Cash may be ageless, but its relationship with consumers has changed tremendously.
In 1967, consumers could only access cash through over-the-counter (OTC) withdrawals. The space changed when Barclays Bank announced the launch of the world’s first ATM machine which could dispense up to ten £1 pound notes in exchange for a bank-issued voucher. That was 50 years ago.
Fast track to today and the United Kingdom is home to more than 70,000 ATM machines used by 94 percent of the adult population. More than half of that percentage uses an ATM at least once a week to withdraw cash. In 2016 alone, consumers in the U.K. reportedly used 176 million debit cards to withdraw a whopping £180 billion in cash.
While the use of cash and ATMs has climbed in the U.K. and other countries around the world, there’s no denying the age-old payment method is facing growing competition from alternate payment methods. But is it losing significant ground? Not really.
With people spending more money every year, populations getting bigger and economies growing — albeit slowly — more cash is actually being spent.
In Western Europe, cash usage is projected to increase at a compound annual growth rate (CAGR) of 0.7 percent and reach €2.2 trillion by 2020 with Germany and Italy driving the growth, according to the PYMNTS Global Cash Index.
In Eastern Europe, on the other hand, use of cash is projected to increase at a CAGR of 4.2 percent, reaching €1.4 trillion by 2020.
The growth in cash use comes as consumers around the world continue to rely heavily on cash for person-to-person (P2P) and small value transactions, despite growing access to mobile and card-based payment methods.
“In the future, we’re much more likely to see a combination of different payment methods than one clear preference,” said Laurent Dhaeyer, managing director of online payment processor Secure Trading. “Consequently, choice and the ability to integrate with these different methods of payment will be paramount for merchants and banks alike.”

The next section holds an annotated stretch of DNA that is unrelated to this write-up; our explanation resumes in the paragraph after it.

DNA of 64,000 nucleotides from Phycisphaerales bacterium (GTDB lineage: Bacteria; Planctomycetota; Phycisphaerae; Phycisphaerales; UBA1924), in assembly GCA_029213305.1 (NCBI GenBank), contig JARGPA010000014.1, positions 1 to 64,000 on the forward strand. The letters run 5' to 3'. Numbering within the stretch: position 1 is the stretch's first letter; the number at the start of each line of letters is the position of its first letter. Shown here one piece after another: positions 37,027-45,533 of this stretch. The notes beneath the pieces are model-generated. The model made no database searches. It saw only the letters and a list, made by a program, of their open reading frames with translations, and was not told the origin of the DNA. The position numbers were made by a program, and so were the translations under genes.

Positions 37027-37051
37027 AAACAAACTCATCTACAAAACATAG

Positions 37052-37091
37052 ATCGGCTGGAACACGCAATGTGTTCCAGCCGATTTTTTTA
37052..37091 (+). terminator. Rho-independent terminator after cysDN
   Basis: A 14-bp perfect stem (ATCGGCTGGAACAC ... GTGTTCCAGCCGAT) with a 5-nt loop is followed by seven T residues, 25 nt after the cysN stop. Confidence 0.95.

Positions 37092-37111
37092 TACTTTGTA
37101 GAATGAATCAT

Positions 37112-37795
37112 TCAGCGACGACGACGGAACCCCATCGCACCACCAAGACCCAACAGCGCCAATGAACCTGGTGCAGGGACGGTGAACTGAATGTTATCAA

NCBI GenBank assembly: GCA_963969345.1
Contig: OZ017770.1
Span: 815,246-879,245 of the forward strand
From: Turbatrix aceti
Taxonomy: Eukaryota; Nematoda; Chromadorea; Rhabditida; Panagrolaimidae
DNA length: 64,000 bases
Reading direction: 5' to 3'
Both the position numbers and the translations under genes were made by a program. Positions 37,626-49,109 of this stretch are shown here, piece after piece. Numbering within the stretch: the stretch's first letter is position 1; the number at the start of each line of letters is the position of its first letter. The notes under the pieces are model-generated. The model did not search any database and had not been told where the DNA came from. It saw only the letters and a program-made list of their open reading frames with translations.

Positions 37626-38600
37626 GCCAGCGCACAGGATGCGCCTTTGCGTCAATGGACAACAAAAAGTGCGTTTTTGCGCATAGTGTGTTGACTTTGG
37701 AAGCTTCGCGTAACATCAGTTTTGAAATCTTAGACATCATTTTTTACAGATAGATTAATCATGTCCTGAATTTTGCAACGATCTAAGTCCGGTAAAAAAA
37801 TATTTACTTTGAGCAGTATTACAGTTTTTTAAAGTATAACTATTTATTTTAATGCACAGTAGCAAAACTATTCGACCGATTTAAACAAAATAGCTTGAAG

And rightfully so. Using cash in combination with other payment methods is a quickly growing phenomenon in the North American market.
When it comes to making payments in the U.S., cash continues to be the hands-down choice for most Americans, according to the Global Cash Index. Despite the growth of alternative forms of payment, cash is used for more transactions than any other payment method in the U.S. About 62 percent of transactions valued at $10 or less are paid using cash.
According to the Federal Reserve’s 2015 Diary of Consumer Payment Choice, consumers’ preference for using cash for small-value transactions comes of convenience and not merchant-specific pressure, such as acceptance of cards for transactions that are over a certain dollar value.
With consumers continuing to pick cash over cards for a significant chunk of their day-to-day transactions, the responsibility rests on banks and FinTech firms to offer products that truly add value to consumers’ payment preferences.
“The real question for financial services firms is not whether cash will or will not be here in years to come, but how they can offer maximum choice to partners and customers to ensure they’re as agile as possible in an increasingly innovative market,” said Dhaeyer .